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I'm not a lawyer, nor do I play one on TV ......... It is my opinion that owning a pistol brace and/or bump stock is not illegal, if they are not attached to a firearm. The legality comes to play when you physically attach said item to a firearm.

If they become illegal at a certain date, then they can not be purchased legally after that date. However anyone owning one prior to that certain date "should be" grandfathered in and allowed to legally own and use said brace/bump stock, due to the fact the item was purchase when they were still legal to purchase.

If a law comes into effect that makes possession of such item illegal, regardless of date purchased, that becomes tantamount to confiscation. And according to the Constitution of the United States of America, the government can not seize your property without just compensation.

So if you buy one now, while still legal, you "should be" grandfathered in or the government will have to reimburse you for the value of the brace. Just my opinion.
With respect, I believe that is incorrect. Possession of a bump stock is a felony, whether it is attached to a gun or not. Simple possession of one is illegal. The government can seize your property without compensation if the property itself is an illegal object or substance through civil asset forfeiture. The fact that the object or substance was legal at one time makes no difference.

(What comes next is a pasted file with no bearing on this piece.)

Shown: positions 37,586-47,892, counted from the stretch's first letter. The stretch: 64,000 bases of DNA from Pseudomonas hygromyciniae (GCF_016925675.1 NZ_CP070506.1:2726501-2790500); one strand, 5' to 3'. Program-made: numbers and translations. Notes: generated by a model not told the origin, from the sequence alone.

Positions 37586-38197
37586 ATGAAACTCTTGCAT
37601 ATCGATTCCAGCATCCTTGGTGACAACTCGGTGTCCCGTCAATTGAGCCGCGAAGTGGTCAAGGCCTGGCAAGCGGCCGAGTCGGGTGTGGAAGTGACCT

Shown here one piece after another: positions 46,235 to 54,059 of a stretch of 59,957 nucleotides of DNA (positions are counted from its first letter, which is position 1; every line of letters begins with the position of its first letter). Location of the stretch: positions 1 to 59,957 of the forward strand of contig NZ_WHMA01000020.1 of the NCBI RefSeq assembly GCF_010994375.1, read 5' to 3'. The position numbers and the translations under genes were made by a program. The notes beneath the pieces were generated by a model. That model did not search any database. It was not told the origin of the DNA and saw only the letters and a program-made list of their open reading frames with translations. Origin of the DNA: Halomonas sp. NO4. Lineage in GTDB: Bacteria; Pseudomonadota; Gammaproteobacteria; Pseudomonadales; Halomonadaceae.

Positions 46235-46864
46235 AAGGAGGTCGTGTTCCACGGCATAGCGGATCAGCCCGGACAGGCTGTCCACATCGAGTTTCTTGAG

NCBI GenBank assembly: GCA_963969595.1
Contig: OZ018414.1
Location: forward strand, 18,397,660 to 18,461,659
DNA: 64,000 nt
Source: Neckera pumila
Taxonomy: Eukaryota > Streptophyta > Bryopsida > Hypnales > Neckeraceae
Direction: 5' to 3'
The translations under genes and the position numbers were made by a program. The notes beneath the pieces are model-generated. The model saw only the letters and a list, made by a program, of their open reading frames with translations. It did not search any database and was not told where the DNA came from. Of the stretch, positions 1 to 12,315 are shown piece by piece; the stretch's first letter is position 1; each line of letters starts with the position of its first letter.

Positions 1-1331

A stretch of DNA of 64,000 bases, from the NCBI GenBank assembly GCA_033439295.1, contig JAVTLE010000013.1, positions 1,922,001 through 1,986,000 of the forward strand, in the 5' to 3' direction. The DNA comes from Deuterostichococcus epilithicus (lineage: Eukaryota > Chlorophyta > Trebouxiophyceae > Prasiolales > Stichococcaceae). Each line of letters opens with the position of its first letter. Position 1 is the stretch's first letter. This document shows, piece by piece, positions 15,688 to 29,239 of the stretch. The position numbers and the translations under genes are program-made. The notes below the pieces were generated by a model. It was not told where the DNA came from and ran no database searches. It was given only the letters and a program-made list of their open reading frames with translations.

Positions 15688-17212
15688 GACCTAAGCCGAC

There is a case in federal court that is challenging the bump stock ban, but we will have to see how that goes.
 

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bump stocks are more or less history.......we more or less know what an auto is vs a semi auto in broad terms. In narrow terms it spells it out specifically the differences in mechanical operation.
It seems that the bump stock was always dancing on the razor's edge......it was a legal device but its purpose was to literally gain the broad definition of an auto while navigating the narrow specifics of a semi in mechanical operation looking for loopholes...... A republican president used an executive order because of this. Its the old spirit of the law vs the language of the law. Typically the language of the law prevails....at least until a jury gets involved where emotions come into play.......or in this case an executive order/directive. One could also say that it was a victim of politics.

i have no crystal ball......but i believe that "the brace" will become history as well for the same reasons...spirit of the law vs definitions and loopholes to arrive at a desired result.....everyone calls it a brace......but probably 99 percent of folks use it as a stock..